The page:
Nickel is one of the most versatile metals used for plating applications. A nickel coating can be applied via the traditional electroplating process, which requires the use of an electric current. Another option is to employ an electroless process where deposition occurs via autocatalytic reaction. While both offer a number of important metal finishing benefits, there are certain situations where electroless nickel can prove to be the better option.
Enhanced Corrosion Resistance
If rust formation is a major issue in the types of products you manufacture, then electroless nickel can provide the advanced corrosion protection your need. The typical electroless nickel solution is actually a fluid alloy of nickel and phosphorous — the phosphorous component is what provides the enhanced corrosion resistance. In contrast, nickel electroplating relies on the use of 99-percent pure nickel. This offers adequate, but not superior corrosion protection.
Uniform Coating Distribution
Do you manufacture parts filled with deep grooves or recessed areas? Do you produce parts featuring complex shapes or configurations? The immersion process used to apply an electroless nickel coating provides much better surface coverage than could be achieved with nickel electroplating. This is due in part to the autocatalytic reaction that occurs upon immersion — the nickel-phosphorous coating will adhere to any area of the substrate surface where contact occurs.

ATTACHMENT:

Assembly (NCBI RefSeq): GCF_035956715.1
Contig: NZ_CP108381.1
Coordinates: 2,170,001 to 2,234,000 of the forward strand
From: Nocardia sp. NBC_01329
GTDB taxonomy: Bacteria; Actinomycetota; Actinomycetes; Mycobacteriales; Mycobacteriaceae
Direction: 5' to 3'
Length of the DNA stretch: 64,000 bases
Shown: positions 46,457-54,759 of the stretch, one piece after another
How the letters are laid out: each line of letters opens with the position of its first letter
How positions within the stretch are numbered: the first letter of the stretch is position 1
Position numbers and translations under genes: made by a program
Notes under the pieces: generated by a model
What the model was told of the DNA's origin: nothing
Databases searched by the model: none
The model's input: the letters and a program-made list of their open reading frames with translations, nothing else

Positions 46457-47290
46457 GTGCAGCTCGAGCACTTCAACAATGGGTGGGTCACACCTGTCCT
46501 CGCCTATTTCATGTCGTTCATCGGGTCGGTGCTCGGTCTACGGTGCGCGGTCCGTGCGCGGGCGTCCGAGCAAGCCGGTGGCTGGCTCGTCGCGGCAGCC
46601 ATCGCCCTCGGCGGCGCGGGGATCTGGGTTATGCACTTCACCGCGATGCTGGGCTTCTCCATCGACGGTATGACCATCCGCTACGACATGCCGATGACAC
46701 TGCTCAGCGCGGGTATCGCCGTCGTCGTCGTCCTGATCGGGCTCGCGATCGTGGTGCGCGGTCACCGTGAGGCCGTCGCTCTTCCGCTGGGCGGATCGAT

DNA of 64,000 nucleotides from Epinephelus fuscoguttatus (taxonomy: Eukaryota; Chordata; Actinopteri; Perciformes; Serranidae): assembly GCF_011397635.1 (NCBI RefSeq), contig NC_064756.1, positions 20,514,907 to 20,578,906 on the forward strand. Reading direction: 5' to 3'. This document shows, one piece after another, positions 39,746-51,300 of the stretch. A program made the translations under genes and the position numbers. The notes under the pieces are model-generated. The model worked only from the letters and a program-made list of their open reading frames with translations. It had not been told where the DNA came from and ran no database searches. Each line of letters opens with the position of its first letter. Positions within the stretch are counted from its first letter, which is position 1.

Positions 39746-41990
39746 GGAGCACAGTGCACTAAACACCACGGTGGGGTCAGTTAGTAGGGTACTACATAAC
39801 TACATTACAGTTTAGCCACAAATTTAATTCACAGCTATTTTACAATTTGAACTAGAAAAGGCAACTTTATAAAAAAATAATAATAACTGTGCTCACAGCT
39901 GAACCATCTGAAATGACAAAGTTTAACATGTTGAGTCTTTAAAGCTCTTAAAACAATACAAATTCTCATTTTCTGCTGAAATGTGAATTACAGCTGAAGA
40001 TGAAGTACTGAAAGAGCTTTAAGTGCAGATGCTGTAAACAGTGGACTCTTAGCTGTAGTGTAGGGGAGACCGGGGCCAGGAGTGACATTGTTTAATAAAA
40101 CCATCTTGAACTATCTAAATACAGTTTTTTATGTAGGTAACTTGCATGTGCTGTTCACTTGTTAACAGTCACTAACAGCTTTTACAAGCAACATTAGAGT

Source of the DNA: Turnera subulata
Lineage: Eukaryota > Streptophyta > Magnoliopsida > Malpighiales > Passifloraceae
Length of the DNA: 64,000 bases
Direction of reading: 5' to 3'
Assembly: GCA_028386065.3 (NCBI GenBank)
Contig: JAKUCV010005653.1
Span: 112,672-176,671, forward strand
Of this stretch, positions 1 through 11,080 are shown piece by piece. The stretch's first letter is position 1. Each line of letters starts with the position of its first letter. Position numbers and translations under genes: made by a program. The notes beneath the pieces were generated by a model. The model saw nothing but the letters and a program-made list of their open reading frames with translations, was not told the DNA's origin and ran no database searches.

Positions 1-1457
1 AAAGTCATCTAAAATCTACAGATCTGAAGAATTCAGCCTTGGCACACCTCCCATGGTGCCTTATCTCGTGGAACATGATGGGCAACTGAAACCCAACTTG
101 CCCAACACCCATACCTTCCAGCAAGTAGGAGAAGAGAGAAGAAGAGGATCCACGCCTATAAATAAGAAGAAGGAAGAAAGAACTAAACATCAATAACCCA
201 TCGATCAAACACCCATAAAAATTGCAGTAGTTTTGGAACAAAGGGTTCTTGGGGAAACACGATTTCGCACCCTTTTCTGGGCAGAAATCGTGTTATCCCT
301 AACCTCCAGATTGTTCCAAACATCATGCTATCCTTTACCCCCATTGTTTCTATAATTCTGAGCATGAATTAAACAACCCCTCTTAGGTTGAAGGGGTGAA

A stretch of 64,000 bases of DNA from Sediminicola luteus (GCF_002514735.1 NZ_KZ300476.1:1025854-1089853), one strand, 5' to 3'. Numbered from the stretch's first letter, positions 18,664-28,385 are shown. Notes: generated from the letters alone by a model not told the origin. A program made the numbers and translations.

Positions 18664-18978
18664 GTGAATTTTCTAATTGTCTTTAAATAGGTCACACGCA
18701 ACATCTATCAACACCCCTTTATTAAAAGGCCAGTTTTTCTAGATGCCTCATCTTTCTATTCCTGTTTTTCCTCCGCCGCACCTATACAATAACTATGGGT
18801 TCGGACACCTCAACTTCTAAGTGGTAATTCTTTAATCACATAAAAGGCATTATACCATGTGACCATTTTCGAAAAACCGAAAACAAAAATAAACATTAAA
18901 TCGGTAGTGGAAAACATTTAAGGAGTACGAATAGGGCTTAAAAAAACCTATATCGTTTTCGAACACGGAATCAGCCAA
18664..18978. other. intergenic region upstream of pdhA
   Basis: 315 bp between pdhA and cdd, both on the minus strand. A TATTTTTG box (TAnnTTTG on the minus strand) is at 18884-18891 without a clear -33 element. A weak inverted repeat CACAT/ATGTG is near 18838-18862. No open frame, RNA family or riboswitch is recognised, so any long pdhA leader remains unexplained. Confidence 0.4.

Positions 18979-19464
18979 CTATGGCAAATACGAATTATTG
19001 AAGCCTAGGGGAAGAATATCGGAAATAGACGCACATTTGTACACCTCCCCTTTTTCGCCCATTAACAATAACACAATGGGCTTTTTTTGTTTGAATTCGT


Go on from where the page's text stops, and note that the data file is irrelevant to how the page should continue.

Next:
Controlling Coating Density
Electroless nickel offers greater flexibility in terms of coating density. The amount of phosphorous in the alloy determines the overall density and thickness. The plating bath can be low phos (1-4 percent phosphorous content) mid phos (6-9 percent) or high phos (11-14 percent). The lower the phosphorous content, the greater the density of the coating. An extremely low phos coating can approach electrolytic nickel in terms of high density.
Increased Surface Hardness
If you require an extremely hard, durable surface on your finished products, electroless nickel can normally provide a more acceptable solution than nickel electroplating. The surface will also be more resistant to the forces of wear, abrasion and friction.
What About Appearance?
If you are hoping to achieve the bright, shiny appearance that is similar to a hard chrome coating, then electroless nickel is not the best option. Electroless nickel is primarily used for functional as opposed to aesthetic purposes. However, black electroless nickel coatings are now available for applications where a darker, light-resistant surface is required.
Contact Us to Learn More About the Differences Between Electroless Nickel and Nickel Electroplating
Sharretts Plating Company offers nickel electroplating and electroless nickel plating options that can help you achieve your specific metal finishing objectives. Contact us today to learn more about the two processes. We can also help you determine which one is better for your needs and budget requirements.